I am the most irritating kind of parent: I am not funny, but I like to think I'm funny – and I tell a lot of cheesy jokes. It all starts when the children are small, and you have a captive audience. They haven't heard jokes before, so anything you do or say is hilarious.
Your children haven't seen a lot of stand-up or TV comedy, so they can't possibly compare you to the comedy stylings of Tina Fey or Hannah Gadsby.
Hell, you can blow a raspberry and get belly laughs for days.
So it's been a gradual process that my children have started to groan and roll their eyes when I roll out a pun, or rifle through the back catalogue of the jokes in my brain to some good clean riddles I thought were hilarious in my youth.
What's brown and sticky?
Why don't cannibals eat clowns?
Because they taste funny.
You see my point: I am not a funny woman, but I love a good laugh. And with my three children having not yet learned the art of telling a joke with the punchline last, I feel like the comedy is up to me in our single-parent household.
My problem is that my kids insist on referring to my humour as "dad jokes".
As a feminist, I have a problem with this. I have gently explained to them, several times, that either parent can tell a lame joke, not just dads.
"Mums can be just as unfunny and cringe-worthy as dads, you know!" I've exclaimed to nobody in particular, ad nauseam. "Why can't they be known as mum jokes?"
My children, of course, just roll their eyes and do that patronising, "Okay mum" thing.
Eventually, my eldest, a teen just brimming with attitude (is there any other kind?), kindly explained to me that mum jokes are different to dad jokes.
"How?" I asked.
"These two guys walk into a bar, a sailor and a priest," he started. "No, wait, it was a sailor and a cowboy. Maybe it was three guys? Yes, a sailor and a priest and a cowboy. Anyway, the sailor says to the bartender, 'Hey bartender' - he's talking to the bartender - 'Hey bartender, give me a--' Hang on, maybe it was the cowboy. Okay, let me start again…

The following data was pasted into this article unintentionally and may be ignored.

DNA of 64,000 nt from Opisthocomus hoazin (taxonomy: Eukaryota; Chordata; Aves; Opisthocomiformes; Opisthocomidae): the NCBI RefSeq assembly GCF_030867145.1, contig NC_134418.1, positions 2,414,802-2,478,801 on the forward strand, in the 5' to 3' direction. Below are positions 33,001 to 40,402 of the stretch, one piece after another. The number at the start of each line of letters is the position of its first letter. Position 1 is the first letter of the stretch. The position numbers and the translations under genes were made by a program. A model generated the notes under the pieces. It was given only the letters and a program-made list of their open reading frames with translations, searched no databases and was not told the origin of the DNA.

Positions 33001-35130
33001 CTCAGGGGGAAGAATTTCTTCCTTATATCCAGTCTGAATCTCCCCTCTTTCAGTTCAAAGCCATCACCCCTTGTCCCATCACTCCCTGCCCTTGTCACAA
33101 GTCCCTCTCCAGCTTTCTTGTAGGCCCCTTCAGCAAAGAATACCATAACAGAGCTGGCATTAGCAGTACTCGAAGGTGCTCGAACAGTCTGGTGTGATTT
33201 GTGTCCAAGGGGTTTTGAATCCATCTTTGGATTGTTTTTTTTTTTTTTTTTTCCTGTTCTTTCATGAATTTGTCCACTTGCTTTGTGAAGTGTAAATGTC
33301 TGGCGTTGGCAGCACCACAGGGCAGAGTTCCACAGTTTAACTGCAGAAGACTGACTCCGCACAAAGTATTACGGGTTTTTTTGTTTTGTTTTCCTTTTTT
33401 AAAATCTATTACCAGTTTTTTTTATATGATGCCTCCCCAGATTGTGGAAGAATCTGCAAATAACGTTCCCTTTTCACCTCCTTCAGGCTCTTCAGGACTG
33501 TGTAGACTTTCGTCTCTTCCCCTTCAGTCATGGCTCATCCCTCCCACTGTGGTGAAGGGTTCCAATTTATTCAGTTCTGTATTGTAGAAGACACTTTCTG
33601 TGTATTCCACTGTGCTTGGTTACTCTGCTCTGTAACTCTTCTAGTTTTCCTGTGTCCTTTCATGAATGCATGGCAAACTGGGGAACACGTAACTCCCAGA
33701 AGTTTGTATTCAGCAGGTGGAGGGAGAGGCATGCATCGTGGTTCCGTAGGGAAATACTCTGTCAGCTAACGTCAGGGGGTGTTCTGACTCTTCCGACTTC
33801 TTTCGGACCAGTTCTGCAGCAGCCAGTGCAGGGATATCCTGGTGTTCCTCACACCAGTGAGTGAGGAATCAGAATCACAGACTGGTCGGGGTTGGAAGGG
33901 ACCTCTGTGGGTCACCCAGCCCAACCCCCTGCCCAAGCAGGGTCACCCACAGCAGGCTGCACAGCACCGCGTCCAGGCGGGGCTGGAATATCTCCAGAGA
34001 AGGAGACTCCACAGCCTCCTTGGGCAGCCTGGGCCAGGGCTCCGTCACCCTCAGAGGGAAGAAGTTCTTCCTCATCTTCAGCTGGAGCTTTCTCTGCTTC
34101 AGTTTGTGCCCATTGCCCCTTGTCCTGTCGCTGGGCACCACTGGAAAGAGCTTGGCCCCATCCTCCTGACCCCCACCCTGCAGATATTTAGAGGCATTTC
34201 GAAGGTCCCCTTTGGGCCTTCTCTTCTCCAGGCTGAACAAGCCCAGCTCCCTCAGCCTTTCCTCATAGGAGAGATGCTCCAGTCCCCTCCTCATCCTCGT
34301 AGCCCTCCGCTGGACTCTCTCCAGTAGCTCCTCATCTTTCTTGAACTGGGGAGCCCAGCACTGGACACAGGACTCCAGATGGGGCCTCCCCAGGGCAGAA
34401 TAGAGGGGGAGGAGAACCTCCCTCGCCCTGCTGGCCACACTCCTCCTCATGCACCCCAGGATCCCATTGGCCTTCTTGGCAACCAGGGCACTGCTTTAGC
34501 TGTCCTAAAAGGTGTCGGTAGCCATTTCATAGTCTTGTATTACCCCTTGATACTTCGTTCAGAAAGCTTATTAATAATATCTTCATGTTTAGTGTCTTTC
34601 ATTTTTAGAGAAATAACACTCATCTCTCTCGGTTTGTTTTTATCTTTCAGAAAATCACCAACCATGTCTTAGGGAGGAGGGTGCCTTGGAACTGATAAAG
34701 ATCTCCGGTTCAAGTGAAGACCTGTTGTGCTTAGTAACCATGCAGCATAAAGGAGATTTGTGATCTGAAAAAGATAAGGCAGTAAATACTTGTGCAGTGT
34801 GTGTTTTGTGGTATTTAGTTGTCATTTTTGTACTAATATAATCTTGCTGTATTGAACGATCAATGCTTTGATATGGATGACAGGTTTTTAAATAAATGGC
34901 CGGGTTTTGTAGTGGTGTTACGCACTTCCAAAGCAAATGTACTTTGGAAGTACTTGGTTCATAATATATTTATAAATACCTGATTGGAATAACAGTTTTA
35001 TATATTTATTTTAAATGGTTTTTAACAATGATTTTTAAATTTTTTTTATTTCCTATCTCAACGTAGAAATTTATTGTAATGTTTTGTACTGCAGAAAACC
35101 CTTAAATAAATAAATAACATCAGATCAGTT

"So, these three guys walk into a bar, a sailor a cowboy and a priest. The priest says to the bartender – hold on, what does the priest do? Maybe there's no priest. I need to think about this for a moment. Anyway, it's really funny, you're going laugh so hard."
I was shocked. "That's what you think of my jokes?" I asked.
My teenager said, "That's what a mum joke is. The jokes you tell are dad jokes."
"So hang on, let me get this straight," I fumed. "Dads tell lame jokes, but at least they have a punchline, while mums can't tell jokes at all?"
My teenager shrugged. "I don't make the rules, Mum, but if it makes you feel any better, either way, your jokes aren't funny."
So I'm making it my mission now to drum into my kids that the jokes I tell are mum jokes, not dad jokes.
And if that means I have to keep on telling jokes every day and then talking about them in some excruciating post mortem afterwards, then damn it, that's what I'll do.
I will tell lame, unfunny jokes until the cows come home, but they will all have a punchline.
And at least my children will be schooled in the combined art of lame comedy and feminism, all at once.